Jim Kasting speaks on climate change in Earth Talks series
UNIVERSITY PARK, Pa.- On Monday, Geoscience Professor Jim Kasting gave a speech about climate change. This speech is part of a series of climate talks called Earth Talks. These talks are hosted every Monday and will focus on the human impacts on the environment and how to change decision making
Kasting, a professor at Penn State was invited to join a debate with a renowned climate change sceptic. In this debate, Kasting stuck to arguing facts and theories that were almost 100% proven.
One of the main points Professor Kasting discussed was the impact on anthropogenic, or human caused, carbon dioxide emissions. Kasting used studies to show how much damage the burning of fossil fuels does to the environment. He compared the amount of carbon dioxide added to the atmosphere from humans to the natural cycles that produce Co2.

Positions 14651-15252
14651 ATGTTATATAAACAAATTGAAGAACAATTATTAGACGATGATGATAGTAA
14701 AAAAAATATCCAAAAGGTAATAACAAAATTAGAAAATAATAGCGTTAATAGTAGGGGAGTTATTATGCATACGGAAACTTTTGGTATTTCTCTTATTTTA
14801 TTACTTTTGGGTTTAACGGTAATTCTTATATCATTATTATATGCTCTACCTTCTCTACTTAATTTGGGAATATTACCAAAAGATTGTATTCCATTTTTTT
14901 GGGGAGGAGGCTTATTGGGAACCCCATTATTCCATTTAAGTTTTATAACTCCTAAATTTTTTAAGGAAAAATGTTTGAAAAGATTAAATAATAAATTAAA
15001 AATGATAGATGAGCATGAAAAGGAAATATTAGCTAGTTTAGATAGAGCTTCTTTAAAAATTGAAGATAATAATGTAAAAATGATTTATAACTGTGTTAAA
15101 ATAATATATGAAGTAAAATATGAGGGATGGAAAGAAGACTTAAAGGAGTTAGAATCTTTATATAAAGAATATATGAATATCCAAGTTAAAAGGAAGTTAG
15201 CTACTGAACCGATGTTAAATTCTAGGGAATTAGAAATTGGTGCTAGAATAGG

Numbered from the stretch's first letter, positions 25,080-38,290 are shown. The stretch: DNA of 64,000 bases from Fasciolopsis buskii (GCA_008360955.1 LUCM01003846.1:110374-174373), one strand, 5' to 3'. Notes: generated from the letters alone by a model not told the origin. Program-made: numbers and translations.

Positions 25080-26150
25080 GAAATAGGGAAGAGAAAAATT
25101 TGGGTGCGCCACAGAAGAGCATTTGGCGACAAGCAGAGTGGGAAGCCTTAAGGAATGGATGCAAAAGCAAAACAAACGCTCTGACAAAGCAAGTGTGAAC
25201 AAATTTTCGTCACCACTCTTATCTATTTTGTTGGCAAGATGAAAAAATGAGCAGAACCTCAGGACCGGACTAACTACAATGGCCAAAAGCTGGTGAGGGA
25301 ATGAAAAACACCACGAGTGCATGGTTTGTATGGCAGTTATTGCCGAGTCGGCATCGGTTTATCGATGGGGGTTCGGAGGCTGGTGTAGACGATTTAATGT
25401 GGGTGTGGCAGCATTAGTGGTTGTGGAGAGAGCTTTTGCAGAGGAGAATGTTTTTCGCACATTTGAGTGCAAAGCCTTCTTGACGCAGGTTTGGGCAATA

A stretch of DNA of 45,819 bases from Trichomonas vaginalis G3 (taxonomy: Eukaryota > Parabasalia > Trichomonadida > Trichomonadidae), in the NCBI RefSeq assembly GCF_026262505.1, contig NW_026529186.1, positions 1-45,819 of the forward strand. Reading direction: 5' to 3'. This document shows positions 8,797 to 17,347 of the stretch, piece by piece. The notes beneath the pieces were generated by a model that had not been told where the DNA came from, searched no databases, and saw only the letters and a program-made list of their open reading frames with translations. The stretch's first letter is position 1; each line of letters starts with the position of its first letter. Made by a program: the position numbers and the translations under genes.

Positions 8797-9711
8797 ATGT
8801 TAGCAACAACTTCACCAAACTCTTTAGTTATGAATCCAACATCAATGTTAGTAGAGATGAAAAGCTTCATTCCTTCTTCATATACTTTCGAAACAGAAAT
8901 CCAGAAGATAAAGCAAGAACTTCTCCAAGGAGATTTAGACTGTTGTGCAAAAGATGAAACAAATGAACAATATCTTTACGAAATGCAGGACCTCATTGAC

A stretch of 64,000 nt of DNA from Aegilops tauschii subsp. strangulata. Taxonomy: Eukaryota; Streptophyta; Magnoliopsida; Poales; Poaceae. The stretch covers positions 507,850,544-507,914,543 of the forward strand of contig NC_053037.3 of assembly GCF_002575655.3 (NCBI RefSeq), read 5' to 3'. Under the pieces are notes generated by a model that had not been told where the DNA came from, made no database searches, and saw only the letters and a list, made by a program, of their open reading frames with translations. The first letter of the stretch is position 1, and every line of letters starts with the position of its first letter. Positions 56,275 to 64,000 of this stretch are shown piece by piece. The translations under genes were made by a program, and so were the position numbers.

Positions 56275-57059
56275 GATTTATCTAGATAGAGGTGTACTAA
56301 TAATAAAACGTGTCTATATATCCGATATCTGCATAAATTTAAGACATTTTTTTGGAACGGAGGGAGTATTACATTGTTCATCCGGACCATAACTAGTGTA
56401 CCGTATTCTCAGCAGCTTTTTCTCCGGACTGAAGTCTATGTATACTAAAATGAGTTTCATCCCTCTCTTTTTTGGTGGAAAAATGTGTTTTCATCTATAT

“Fossil Fuel burning rate is 100% bigger than the long-term volcanic source [of Carbon Dioxide]” said Kasting.
The main source of carbon dioxide in our atmosphere derives from the amount of fossil fuels being burned. Part of the decision-making changes that Jim Kasting discussed resolves around limiting the amount of carbon dioxde emissions.
Another topic that Kasting used to detail climate change was Ice Core records. Ice cores are samples of ice that have been frozen for thousands of years. These ice cores provide detailed data about how much carbon was in the atmosphere during that time period.
“There is a positive feedback loop between CO2 and temperature on this interglacial cycle” said Kasting. “What is causing this CO2 increase, it’s almost all due to fossil fuels.”
Professor Kasting used his extreme background knowledge on the topic and the use of scientific research to discuss possible changes that can be made in society to combat climate change. The “EarthTalks” discussions aim to inform the audience on ways to help combat climate change, and techniques to change ways of life that lead to anthropogenic climate change.
The next EarthTalk will be held on Monday, February 10 in 112 Walker Building at 4pm. This talk will be hosted by Chris House, a professor of geosciences at Penn State.
Sean Barron is a freshman majoring in broadcast journalism. To contact him, email email@example.com.